· strives to improve the health of school personnel, families and community members as well as students; and works with community leaders to help them facilitate community contributions to health and education

This document aims to support individuals and governments in the realization of the following declarations:

"We, the Ministers of Education, strive resolutely... to pay special attention to improving curricula, the content of textbooks, and other education materials including new technologies with a view to educating caring and responsible citizens committed to peace, human rights, democracy and sustainable development, open to other cultures, able to appreciate the value of freedom, respectful of human dignity and differences, and able to prevent conflicts or resolve them by non-violent means."

Declaration and Integrated Framework of Action on Education for Peace, Human Rights and Democracy (Paris, 1995)

"Education shall be directed to the full development of the human personality and to the strengthening of respect for human rights and fundamental freedoms. It shall promote understanding, tolerance and friendship among all nations, racial or religious groups, and shall further the activities of the United Nations for the maintenance of peace."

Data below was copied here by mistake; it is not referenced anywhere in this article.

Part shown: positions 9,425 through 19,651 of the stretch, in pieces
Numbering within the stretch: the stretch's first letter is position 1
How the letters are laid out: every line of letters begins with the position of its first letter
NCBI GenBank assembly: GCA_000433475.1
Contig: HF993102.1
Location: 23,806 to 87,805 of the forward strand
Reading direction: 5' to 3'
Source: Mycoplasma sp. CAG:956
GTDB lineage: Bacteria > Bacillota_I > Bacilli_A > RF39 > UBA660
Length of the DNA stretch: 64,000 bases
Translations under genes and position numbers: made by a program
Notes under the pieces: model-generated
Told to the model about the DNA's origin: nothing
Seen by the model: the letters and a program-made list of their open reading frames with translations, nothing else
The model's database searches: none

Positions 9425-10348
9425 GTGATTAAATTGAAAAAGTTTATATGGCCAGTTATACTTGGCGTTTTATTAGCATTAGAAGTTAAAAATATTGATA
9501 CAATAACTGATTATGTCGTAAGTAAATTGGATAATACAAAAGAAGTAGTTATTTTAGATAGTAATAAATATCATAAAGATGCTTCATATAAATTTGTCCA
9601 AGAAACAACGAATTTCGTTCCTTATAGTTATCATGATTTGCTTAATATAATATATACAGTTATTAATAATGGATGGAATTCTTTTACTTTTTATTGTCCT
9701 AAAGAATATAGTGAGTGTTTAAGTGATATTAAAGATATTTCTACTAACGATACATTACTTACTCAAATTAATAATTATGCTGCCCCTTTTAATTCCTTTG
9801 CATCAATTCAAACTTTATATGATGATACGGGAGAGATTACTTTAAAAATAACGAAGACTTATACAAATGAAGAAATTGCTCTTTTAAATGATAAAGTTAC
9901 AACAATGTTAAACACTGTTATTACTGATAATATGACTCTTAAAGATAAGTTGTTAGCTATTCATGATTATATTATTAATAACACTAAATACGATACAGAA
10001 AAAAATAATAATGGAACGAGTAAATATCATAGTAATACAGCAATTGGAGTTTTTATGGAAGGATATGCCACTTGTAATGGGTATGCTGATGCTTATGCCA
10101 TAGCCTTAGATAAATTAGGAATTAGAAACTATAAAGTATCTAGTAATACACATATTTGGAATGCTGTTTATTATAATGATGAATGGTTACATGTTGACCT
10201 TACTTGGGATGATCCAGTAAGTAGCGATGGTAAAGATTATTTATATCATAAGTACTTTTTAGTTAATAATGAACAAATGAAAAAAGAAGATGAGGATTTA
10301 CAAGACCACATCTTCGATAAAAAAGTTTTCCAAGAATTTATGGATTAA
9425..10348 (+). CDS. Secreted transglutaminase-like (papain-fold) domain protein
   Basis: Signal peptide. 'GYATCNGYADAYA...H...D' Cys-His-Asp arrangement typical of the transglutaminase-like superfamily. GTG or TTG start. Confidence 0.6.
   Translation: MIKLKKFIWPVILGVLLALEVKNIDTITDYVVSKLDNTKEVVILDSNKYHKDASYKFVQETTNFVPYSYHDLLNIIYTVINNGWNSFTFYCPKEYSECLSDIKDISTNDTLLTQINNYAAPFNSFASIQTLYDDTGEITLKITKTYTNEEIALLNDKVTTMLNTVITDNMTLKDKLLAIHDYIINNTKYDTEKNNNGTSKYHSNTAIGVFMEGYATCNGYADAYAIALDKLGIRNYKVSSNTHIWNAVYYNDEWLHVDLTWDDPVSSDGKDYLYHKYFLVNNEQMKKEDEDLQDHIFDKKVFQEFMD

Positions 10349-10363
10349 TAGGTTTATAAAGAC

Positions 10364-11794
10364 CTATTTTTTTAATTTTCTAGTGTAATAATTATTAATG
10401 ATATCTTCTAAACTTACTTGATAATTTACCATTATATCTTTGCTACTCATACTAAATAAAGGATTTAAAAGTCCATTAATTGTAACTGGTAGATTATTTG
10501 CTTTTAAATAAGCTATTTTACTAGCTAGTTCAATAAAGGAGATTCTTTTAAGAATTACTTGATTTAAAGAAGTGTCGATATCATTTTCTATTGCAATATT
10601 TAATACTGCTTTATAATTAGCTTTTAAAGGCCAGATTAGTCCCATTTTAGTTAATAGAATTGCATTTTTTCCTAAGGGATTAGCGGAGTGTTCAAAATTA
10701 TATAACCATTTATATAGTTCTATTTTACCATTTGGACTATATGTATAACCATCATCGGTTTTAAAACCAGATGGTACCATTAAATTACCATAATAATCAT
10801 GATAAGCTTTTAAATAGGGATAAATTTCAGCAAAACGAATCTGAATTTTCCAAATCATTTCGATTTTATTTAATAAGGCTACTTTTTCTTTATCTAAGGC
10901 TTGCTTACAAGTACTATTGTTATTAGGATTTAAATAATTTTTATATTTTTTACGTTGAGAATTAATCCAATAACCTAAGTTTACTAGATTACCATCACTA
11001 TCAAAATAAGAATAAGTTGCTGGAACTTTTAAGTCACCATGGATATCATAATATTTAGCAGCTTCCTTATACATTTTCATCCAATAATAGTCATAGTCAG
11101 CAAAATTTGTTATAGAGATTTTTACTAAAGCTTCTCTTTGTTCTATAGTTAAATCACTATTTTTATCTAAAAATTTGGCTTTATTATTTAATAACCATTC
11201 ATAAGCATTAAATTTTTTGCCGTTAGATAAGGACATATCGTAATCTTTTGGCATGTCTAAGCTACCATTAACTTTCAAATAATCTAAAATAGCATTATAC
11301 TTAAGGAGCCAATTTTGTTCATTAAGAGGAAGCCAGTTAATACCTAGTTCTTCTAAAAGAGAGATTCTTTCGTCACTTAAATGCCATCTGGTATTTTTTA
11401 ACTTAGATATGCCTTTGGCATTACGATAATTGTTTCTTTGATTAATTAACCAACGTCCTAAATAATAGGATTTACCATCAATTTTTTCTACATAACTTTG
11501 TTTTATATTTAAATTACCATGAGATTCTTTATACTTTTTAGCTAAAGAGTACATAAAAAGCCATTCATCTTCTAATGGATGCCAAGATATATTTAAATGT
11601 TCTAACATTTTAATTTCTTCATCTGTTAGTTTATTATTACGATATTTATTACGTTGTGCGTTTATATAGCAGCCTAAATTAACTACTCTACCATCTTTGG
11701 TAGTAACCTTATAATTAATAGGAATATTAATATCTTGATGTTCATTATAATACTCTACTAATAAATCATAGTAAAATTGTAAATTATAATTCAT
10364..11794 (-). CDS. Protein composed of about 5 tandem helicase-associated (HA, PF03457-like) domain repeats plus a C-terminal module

Universal Declaration of Human Rights, art. 26, para. 2 (1948)

"Member States should promote, at every stage of education, an active civic training which will enable every person to gain a knowledge of the method of operation and the work of public institutions, whether local, national or international; and to participate in the cultural life of the community and in public affairs. Wherever possible, this participation should increasingly link education and action to solve problems at the local, national and international levels. Student participation in the organization of studies and of the educational establishment they are attending should itself be considered a factor in civic education and an important element in international education."

Recommendation concerning Education for International Understanding, Co-operation and Peace and Education relating to Human Rights and Fundamental Freedoms (Paris, 1974)